“Superior intellect, as Professor Bain has admirably shown, seems to consist in nothing so much as in a large development of the faculty of association by similarity.” This footnote appears early in William James's The Varieties of Religious Experience.
Some of my own associations with this:
Douglas R. Hofstadter says somewhere – I can't find the quote, so I'm paraphrasing from memory -- that some people are too limited in the mental connections they make, and think too rigidly to be innovative, while other people link ideas too profusely and loosely, so that their associations aren't that useful -- and that there's an ideal point to be at on this spectrum, where one's associations are creative yet not too weird to have some kind of application.
“Superior intellect” is an unpleasantly stuffy idea, but I do like to think of learning as the tuning of synapses, the training of one's brain not to associate too tightly or loosely.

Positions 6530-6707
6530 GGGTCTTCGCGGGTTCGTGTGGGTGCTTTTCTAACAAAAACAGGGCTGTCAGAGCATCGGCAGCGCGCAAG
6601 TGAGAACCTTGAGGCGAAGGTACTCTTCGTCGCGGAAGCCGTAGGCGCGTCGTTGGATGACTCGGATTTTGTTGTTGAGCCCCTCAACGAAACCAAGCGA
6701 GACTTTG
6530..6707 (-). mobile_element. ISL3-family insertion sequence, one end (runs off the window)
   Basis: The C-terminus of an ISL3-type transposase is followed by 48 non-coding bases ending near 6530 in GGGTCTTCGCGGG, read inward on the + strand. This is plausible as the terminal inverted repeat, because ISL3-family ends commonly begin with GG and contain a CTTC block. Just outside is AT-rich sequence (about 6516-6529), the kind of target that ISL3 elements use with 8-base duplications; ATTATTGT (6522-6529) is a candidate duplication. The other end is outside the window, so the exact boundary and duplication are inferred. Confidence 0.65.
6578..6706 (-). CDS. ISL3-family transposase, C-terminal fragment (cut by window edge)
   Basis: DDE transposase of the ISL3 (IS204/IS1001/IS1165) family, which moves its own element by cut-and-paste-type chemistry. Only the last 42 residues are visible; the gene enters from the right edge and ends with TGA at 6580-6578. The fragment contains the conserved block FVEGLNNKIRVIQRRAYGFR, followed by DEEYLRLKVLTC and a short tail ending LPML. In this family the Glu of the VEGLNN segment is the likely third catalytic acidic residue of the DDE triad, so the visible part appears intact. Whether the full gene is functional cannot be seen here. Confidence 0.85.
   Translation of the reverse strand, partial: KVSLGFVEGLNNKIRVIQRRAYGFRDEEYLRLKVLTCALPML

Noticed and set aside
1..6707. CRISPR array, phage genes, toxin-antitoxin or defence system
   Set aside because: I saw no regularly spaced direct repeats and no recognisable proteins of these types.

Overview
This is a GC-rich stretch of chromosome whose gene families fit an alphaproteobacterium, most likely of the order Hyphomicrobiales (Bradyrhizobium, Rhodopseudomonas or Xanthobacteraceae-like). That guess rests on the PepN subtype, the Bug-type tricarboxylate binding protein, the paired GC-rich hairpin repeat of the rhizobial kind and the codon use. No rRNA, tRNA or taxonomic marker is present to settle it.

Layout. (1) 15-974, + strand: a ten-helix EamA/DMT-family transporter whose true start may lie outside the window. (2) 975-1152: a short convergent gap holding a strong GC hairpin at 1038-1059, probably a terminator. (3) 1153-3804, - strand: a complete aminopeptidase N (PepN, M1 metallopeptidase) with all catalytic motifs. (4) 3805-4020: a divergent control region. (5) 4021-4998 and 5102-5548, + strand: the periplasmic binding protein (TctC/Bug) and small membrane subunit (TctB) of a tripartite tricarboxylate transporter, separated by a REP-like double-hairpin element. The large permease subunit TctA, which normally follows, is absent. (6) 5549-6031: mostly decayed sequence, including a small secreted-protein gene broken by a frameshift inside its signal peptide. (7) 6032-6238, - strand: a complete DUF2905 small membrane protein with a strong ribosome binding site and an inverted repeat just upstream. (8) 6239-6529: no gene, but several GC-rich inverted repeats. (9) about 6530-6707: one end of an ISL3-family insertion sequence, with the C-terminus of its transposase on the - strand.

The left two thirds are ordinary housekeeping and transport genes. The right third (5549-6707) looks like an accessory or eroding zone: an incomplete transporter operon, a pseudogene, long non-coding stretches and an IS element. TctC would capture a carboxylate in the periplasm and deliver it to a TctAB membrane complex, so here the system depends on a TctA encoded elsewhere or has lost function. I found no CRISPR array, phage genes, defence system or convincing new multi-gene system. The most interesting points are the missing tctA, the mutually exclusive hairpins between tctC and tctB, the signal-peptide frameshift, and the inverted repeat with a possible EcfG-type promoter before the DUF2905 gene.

Also, Stephen Jay Gould denied somewhere that he had read more than other people – he said his advantage as an essayist was rather that, when he encountered an idea, he was better than other people at recalling other ideas that could be usefully juxtaposed with the one just encountered. I find it a beautiful thought that we have to read new things in order to be able to summon from memory the old things we've read...